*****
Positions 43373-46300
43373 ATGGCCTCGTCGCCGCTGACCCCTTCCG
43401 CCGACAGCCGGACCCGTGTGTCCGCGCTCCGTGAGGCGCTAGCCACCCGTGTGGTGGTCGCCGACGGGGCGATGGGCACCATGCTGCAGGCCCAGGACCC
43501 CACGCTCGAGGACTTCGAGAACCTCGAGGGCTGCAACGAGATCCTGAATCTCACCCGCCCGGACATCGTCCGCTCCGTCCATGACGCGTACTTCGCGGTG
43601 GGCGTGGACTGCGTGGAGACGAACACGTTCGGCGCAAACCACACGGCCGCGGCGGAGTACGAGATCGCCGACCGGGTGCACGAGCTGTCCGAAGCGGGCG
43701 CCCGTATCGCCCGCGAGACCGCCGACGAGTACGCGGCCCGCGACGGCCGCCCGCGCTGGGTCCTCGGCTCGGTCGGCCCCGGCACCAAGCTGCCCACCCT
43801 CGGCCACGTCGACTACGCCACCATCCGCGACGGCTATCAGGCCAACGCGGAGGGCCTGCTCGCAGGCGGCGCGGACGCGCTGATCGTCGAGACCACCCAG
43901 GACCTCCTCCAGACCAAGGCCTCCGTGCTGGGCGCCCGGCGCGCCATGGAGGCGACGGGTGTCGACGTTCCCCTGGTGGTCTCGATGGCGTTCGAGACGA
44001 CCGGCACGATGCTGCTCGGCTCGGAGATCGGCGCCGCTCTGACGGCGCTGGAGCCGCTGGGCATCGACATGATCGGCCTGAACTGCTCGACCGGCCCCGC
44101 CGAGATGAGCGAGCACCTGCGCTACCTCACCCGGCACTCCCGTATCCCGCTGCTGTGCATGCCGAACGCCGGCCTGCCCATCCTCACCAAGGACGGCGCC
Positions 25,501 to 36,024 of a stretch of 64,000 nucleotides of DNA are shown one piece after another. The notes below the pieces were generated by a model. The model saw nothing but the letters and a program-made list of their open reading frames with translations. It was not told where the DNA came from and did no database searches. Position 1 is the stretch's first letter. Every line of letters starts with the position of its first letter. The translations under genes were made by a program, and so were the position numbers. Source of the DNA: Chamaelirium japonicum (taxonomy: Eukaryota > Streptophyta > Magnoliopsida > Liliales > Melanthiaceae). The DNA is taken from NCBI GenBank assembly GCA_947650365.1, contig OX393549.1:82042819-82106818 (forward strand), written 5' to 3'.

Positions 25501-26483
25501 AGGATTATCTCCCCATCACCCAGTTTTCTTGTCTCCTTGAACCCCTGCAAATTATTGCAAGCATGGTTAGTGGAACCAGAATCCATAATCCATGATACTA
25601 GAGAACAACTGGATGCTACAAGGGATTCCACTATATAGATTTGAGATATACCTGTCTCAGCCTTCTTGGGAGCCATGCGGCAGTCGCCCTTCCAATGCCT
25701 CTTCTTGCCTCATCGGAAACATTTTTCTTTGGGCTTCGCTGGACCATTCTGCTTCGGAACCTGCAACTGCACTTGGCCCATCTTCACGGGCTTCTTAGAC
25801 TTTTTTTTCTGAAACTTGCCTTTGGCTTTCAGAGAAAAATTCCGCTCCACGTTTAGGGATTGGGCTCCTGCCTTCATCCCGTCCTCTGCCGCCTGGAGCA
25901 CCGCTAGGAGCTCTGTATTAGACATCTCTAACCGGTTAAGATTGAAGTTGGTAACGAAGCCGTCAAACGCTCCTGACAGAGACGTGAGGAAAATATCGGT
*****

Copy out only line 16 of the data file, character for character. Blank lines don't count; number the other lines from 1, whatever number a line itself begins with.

25801 TTTTTTTTCTGAAACTTGCCTTTGGCTTTCAGAGAAAAATTCCGCTCCACGTTTAGGGATTGGGCTCCTGCCTTCATCCCGTCCTCTGCCGCCTGGAGCA